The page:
The Healthy Youth Central Area Network (HYCAN) strives to increase community strengths through prevention and intervention strategies that support youth in making healthy life choices.
Each year, we ask Central District stakeholders to help us identify community perceptions of youth drug and alcohol use and abuse.
The survey is confidential and data will help us to select prevention programs to strengthen communities and empower youth.
Please complete and submit our survey, and also, please forward to your neighbors.
SeattleU is currently conducting their citywide 2017 Seattle Public Safety Survey. The goal of the survey is to gather public safety and security concerns from those who live and/or work in Seattle. The final report will be used by the Seattle Police Department to assist them with making our neighborhoods safer. The survey is accessible from now through November 30th in አማርኛ (Amharic), دراسة استقصائية عن السلامة العامة في سياتل (Arabic), 西雅图公共安全调查 (Chinese), Xogururinta Ammaanka Dadweynaha Seattle (Somali), Tagalog - Seattle Public Safety Survey , English, 한국어 (Korean), Qu'annoo Nageenya Uummaata Seattle (Fillipino), ስያትል ህዝባዊ ደሕንነት ፅንዓት (Amharic), Español (Spanish), and Việt Tiếng (Vietnamese).
Please forward this email, share on social media and otherwise tell your friends, family, co-workers and community members about the survey.
EastPAC thanks Seattle U, the Community Oriented Policing Services Office, the Seattle Police Foundation, and the Seattle Police Department for working to prioritize the communities concerns via this survey and the micro community police plan program.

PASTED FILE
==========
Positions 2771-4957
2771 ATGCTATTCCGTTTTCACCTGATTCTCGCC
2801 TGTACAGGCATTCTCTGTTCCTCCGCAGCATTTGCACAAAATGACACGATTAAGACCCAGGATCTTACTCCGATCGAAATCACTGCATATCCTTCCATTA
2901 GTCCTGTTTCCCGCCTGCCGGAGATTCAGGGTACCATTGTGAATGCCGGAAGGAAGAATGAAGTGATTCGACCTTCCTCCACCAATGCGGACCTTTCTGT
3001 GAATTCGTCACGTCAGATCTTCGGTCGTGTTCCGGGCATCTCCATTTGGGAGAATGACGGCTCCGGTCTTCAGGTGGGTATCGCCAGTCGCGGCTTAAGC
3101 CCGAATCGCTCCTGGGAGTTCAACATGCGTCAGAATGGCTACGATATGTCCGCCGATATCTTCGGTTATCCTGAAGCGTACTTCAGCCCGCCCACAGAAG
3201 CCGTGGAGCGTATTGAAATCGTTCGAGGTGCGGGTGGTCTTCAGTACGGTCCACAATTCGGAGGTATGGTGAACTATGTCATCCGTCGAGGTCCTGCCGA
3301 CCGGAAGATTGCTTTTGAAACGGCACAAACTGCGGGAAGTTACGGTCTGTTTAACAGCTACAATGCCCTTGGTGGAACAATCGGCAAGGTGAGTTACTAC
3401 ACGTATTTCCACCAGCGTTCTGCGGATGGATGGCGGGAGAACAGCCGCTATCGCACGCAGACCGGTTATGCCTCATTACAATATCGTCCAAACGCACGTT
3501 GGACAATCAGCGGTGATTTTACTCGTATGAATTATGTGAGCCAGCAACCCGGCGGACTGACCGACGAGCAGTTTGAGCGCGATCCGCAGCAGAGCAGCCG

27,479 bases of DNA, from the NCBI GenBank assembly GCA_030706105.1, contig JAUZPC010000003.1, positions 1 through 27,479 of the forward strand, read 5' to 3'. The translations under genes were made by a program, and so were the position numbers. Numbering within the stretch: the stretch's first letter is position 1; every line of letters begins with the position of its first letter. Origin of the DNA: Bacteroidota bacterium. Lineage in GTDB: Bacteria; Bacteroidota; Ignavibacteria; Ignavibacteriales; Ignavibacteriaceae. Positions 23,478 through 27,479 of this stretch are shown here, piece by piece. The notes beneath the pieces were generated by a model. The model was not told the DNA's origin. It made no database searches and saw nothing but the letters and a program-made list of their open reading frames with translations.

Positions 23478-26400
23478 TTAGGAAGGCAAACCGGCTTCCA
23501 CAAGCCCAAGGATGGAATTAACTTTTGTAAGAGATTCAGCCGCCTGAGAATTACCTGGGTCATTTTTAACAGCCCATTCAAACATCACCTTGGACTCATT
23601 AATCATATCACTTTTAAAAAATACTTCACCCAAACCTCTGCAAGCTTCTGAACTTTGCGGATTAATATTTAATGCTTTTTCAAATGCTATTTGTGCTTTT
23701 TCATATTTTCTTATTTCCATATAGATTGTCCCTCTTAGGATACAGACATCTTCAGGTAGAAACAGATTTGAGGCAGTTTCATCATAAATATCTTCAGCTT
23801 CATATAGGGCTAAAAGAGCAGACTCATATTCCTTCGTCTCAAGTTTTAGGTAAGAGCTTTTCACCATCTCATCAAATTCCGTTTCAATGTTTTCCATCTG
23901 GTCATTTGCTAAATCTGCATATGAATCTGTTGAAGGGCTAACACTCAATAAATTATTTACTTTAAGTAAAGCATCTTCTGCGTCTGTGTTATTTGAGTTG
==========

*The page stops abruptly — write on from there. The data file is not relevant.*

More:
(Seattle) – While many members of the Community Police Commission generally agree that body cameras can be a useful tool in enhancing police accountability, the CPC unanimously believes it is premature to implement a police body camera program in Seattle until and unless state public disclosure laws are modified to address complex privacy and safety concerns. We do not believe there has yet been sufficient public engagement in these issues to inform the necessary legislative modifications, which implicate important and competing values of public transparency, safety, and officer and civilian privacy. Specifically, our concerns include that the dignity and privacy of witnesses, victims and suspects will be invaded; that individuals who are recorded providing information to officers may be viewed as “snitches” and endangered; that willingness to provide information to the police may be chilled in some communities by concern about being caught “snitching;” and that willingness to ask for police assistance through 911 or otherwise may be chilled in communities with undocumented immigrants. All of these concerns are potentially resolved by changes in public disclosure law, but it is important to understand that at present, almost all video captured by police cameras will be subject to public disclosure without redaction.
The CPC therefore reiterates its request that the City of Seattle push pause and approach this topic after further deliberation and community dialogue, and only implement a camera program after state public disclosure law has been modified. The CPC offers to lead the effort to coordinate City advocacy in the legislature on this point in the 2016 legislative session
At the Take Back the Neighborhood march we heard calls for cameras to be used to make the Central Area safer. In recent weeks, support for cameras, has been voiced by Mayor Ed Murray, Chief O’Toole, the African American Community Advisory Council, Mothers for Police Accountability as well as members of the City Neighborhood Council, District and Community Councils.